DROWNING has alarmingly remained for long ‘a silent killer’ of children in the country. As New Age reported on Saturday quoting the results of a UNICEF study, more than 12,500 children die every year from drowning before they become five, while 5,500 more die between the age of 5 and 17 years. Also, a report in the health ministry bulletin says that cases of drowning of children aged 0 to 18 top the chart. Moreover, the number of children dying from drowning is much higher than the deaths from measles, bronchitis, diphtheria and tuberculosis. Although these deaths occur throughout the year, incidence is highest during the monsoon. Besides, the risk of a child dying from drowning increases with the proximity of water bodies to the household. A lot of children die where settlements are near the river or ocean, particularly during full and blue moon when the waters rise. Children also die from tidal surges as they are the least capable of coping with the adversities. In the tidal surge of 1970, 1.2 million people died, half of whom were children. In the 1991 tidal surge, the proportion was the same.
Children playing in the inflated rivers, canals, ponds, ditches and other water bodies die frequently, while, according to the UNICEF study, children, who cannot swim, ‘are 4.5 times more vulnerable to drowning than those who can swim in this riverine country’. In this context, one has reasons to believe that creating social awareness, giving training on how to swim and installing bamboo-made fences around the ponds can significantly reduce deaths in drowning. Capacity building of parents and effective social and family security can bring down the mortality rate as well. It is important to note that children belonging to poor and marginalised families account for the most children falling victim to drowning. This is, perhaps, why, successive governments, including the incumbents, allegedly biased against disadvantaged groups of people, have so far remained indifferent to the issue.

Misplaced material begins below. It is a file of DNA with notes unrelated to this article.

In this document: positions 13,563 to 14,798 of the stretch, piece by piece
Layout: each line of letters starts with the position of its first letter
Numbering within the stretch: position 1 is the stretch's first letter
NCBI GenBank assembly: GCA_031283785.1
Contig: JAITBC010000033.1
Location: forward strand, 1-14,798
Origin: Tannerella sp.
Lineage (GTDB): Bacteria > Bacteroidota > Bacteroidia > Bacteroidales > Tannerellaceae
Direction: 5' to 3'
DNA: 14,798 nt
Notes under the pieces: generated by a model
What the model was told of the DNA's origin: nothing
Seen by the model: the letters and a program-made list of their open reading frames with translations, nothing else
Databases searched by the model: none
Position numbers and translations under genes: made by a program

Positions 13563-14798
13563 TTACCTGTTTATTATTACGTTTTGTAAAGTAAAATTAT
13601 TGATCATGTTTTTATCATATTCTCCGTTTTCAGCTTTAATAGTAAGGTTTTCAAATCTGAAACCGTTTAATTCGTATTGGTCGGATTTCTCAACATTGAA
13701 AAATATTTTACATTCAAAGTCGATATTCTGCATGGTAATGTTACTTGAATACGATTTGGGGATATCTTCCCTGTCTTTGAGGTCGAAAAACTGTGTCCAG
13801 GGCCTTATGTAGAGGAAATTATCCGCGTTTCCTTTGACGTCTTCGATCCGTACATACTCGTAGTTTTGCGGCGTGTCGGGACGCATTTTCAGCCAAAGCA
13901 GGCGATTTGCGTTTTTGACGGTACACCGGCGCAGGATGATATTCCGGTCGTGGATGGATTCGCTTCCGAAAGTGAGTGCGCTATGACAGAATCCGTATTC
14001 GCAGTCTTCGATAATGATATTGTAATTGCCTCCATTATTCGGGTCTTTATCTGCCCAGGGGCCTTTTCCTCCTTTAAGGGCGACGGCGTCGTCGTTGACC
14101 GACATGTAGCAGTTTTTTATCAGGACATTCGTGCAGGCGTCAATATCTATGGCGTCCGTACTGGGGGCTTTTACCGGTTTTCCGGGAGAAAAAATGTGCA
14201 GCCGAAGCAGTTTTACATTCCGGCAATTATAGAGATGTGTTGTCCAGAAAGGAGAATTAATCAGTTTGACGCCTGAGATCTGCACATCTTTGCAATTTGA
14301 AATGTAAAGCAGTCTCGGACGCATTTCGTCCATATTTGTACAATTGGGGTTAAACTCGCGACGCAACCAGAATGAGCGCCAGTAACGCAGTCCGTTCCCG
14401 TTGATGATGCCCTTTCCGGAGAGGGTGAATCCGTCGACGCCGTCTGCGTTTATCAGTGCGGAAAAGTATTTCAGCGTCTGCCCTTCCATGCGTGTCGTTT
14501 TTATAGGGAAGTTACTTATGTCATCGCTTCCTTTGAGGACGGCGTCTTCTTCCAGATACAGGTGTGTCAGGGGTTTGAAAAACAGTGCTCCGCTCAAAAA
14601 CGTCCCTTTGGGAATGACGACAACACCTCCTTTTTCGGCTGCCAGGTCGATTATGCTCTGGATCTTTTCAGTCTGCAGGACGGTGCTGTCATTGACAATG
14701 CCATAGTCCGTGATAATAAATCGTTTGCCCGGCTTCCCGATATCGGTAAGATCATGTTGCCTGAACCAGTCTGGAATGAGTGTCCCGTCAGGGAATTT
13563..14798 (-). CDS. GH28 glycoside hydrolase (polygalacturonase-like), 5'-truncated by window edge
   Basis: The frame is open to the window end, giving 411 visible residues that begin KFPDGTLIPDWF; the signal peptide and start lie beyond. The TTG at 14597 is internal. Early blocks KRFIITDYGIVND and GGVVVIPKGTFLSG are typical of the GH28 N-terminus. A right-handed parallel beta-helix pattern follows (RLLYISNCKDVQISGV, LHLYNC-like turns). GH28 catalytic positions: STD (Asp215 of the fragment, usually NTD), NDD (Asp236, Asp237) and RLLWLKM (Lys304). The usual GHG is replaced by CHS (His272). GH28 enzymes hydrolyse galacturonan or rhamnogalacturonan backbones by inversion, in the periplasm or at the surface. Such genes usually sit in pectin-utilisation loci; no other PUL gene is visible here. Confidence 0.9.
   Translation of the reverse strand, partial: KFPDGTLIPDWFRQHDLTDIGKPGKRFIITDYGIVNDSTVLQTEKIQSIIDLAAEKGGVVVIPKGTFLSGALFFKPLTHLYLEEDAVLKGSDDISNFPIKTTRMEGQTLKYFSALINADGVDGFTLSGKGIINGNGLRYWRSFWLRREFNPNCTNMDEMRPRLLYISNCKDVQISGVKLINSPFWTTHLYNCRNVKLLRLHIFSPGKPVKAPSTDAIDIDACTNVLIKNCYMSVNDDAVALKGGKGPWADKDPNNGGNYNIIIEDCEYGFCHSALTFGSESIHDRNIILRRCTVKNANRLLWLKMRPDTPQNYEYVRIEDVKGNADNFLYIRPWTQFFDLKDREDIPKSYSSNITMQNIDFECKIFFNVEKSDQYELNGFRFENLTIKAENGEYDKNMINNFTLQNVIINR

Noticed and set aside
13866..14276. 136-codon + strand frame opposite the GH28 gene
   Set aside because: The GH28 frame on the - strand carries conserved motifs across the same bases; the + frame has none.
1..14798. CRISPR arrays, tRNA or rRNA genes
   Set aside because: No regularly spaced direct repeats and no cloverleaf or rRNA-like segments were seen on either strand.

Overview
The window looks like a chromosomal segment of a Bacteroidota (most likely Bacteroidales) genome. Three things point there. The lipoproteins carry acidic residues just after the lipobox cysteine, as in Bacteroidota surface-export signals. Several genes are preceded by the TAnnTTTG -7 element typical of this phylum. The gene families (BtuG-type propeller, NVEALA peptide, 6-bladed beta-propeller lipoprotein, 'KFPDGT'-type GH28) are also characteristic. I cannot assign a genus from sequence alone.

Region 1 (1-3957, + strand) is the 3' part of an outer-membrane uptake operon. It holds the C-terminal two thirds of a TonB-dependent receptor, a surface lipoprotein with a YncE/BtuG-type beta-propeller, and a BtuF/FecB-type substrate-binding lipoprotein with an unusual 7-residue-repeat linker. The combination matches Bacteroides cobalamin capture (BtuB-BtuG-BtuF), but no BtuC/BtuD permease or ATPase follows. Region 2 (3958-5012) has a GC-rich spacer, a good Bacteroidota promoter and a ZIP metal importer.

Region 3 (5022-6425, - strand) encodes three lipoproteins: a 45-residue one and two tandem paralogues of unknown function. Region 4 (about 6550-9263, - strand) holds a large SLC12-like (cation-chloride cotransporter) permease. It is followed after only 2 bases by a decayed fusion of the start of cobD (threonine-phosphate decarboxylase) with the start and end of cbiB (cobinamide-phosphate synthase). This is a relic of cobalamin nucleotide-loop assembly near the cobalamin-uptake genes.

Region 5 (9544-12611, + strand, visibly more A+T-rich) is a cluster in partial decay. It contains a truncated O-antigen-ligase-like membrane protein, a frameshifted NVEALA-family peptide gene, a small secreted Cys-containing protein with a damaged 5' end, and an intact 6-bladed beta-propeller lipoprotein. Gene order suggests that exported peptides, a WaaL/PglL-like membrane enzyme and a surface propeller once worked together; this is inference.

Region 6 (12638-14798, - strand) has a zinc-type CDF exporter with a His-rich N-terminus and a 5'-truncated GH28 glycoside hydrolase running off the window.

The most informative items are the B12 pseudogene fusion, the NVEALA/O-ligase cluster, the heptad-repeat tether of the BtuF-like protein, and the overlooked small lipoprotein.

In any case, the government needs to realise that such deaths are a loss not only to the families concerned but also the nation as the children, if provided with proper environment including education, would contribute to the progress of the nation in various ways. It is also a question of the violation of child rights the government is constitutionally obligated to ensure for all children irrespective of the social and economic status. Above all, the government is committed to the United Nations to achieve the Sustainable Development Goals that include the reduction of child mortality rate within a stipulated period. If it remains indifferent to the problem at hand, it will defeat the achievement so far made by the government in significantly reducing child mortality from various diseases. Hence, it needs to come up with effective measures to address the issue without any delay. Also, conscious section of society, especially rights organisations on children, need to raise sustained voice over the issue.
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